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3 Most Common Problems with The Mobile Salesperson
Blog / Leadership / Jun 1, 2019 / Posted by Bryan Mcdonald / 1023 

3 Most Common Problems with The Mobile Salesperson

1 comment

This is an open love letter to business owners, sales leaders or anyone leading a team of sales people that are mobile aka “out of the office” most of the day. Sales is a system and you, the “mobile” salesperson and any tool, process or procedure you follow together, is part of that system.

Since you are part of that system, take a look at what you can do first, as a contributor to that system. When you take this step first and communicate that you have done this, to the mobile salesperson, I guarantee you will get the improvement you are looking for.

Here are the 3 Most Common Problems with “The Mobile Salesperson” that we see, that readers of this love letter can focus on first to improve results:

1) They Tend to Not Follow Processes

Processes aren’t created with them in mind so, you get frustrated when they don’t follow the standard process. For instance, they don’t have access to tools that are mobile friendly, like CRMs, pipeline spreadsheets or god forbid, they are still using paper. So, for them to create the desired results, they have to figure out a workaround, which breaks the process. Find tools and processes that have their mobility in mind so you can create the results you both want. If you don’t, the current system will keep doing what it has been perfectly designed to do: frustrate you.

2) They Don’t Have Enough of Your Trust

Because you don’t see them, your default mechanism is to not fully trust them. This creates a gaping hole in the relationship, from the start. For any team to work well together, trust must be present. All high functioning teams, in any industry, have high levels of trust. Figure out how to develop trust between you and your team and you will see that team’s numbers go through the roof!

3) They are Given Too Many Constraints

Because there are low(er) levels of trust between the both of you, constraints are applied on them that “keeps them in check”. This derails their ability to do the job you want them to do. For instance, there was a sales position that I had, early on in my career, that covered clients all over Chicago and it’s suburbs. The constraint I had placed on me was that I had to start the day in the office and end the day in the office. This was an outside sales position! So, with this constraint, I had to cut out time in the morning and afternoon, to drive to the office, which stole time I could have meetings with prospects or clients. The potential lost revenue is astronomical and this constraint placed a black cloud over the culture.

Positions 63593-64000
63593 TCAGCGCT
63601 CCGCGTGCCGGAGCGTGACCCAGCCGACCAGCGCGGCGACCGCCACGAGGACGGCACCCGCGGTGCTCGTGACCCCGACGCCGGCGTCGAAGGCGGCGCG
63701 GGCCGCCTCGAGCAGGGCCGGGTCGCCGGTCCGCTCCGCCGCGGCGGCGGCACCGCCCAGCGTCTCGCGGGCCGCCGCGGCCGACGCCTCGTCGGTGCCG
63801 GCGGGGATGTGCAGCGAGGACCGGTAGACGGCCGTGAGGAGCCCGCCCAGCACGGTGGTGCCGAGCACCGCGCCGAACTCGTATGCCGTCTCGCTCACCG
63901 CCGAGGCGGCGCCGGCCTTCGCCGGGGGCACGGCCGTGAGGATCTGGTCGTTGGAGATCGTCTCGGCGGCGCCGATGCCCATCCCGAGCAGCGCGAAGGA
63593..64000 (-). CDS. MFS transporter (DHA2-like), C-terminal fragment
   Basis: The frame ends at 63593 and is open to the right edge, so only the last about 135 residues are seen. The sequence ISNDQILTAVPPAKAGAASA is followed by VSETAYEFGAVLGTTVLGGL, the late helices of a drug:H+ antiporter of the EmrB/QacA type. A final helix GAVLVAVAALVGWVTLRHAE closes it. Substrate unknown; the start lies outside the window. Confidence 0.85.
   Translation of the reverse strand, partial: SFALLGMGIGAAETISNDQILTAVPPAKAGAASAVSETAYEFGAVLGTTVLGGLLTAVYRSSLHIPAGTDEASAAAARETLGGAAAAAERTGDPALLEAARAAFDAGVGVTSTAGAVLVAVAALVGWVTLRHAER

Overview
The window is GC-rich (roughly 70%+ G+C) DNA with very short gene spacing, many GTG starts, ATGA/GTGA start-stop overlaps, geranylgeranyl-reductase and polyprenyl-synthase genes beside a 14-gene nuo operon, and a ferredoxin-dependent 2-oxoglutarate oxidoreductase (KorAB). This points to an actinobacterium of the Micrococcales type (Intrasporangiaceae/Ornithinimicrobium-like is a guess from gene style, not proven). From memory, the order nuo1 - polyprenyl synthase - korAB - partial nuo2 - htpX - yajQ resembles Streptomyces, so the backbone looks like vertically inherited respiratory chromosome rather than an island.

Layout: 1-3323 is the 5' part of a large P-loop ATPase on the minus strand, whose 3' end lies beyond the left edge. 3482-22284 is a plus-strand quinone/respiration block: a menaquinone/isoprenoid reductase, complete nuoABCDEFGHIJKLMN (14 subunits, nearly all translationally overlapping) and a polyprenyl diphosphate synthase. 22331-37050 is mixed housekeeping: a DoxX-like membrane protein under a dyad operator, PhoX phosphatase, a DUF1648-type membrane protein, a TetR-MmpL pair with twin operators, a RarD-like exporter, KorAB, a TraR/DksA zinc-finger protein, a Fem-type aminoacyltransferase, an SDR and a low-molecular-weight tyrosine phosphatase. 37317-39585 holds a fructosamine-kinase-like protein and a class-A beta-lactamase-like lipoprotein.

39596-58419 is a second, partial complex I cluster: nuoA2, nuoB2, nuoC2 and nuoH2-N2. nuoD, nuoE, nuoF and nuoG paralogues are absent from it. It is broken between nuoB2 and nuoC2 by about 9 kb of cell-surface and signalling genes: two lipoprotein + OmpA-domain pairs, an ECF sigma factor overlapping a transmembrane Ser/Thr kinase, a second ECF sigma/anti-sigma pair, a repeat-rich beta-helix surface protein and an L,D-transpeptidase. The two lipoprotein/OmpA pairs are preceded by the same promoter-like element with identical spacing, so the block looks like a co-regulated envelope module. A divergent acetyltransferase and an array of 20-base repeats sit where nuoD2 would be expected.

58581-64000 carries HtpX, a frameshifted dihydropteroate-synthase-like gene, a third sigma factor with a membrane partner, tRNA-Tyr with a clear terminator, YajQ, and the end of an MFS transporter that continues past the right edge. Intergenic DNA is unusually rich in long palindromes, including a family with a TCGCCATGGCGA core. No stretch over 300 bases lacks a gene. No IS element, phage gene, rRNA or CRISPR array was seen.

If this rule was removed, I could have had potentially 2 more prospects or clients meetings a day, to grow the business.

This may be an extreme example and it makes the message clear. Take a look at what “rules” you are applying to your mobile sales professionals, because even though the intent is to “help”, it may be hurting them and you.

Looking at every part of your sales system in a way that it includes every part of the system (which includes you), is the best way to improve results. Too many times the focus is on only a part of the system and not the whole. This gives you the ability to find the root cause of the issue and resolve that issue faster. What you will also find in this approach, is that your team will be more collaborative with you because they are part of the solution versus always feeling like the finger is being pointed at them as the problem.

So, since this is a love letter, I guess I have to stick with the system of how love letters work by saying:

With Love & Care,
Bryan McDonald

    About Author

    Bryan is a partner at onPurpose Growth. The team at onPurpose Growth uses advanced sales strategy & business development skills to build differentiation for their clients that allow them to predictably & reliably achieve or exceed their annual revenue promises.

    Comments (1)
    -1

    Silas Omugbe commented...

    The growth in the number of mobile salespeople is on the increase, considering technologies that permit remote working conditions. For organizations to get the best of their efforts, they need to understand the problems they go through in doing their job.

    Bryan McDonald, in this article, has done a good job in stating these common problems.

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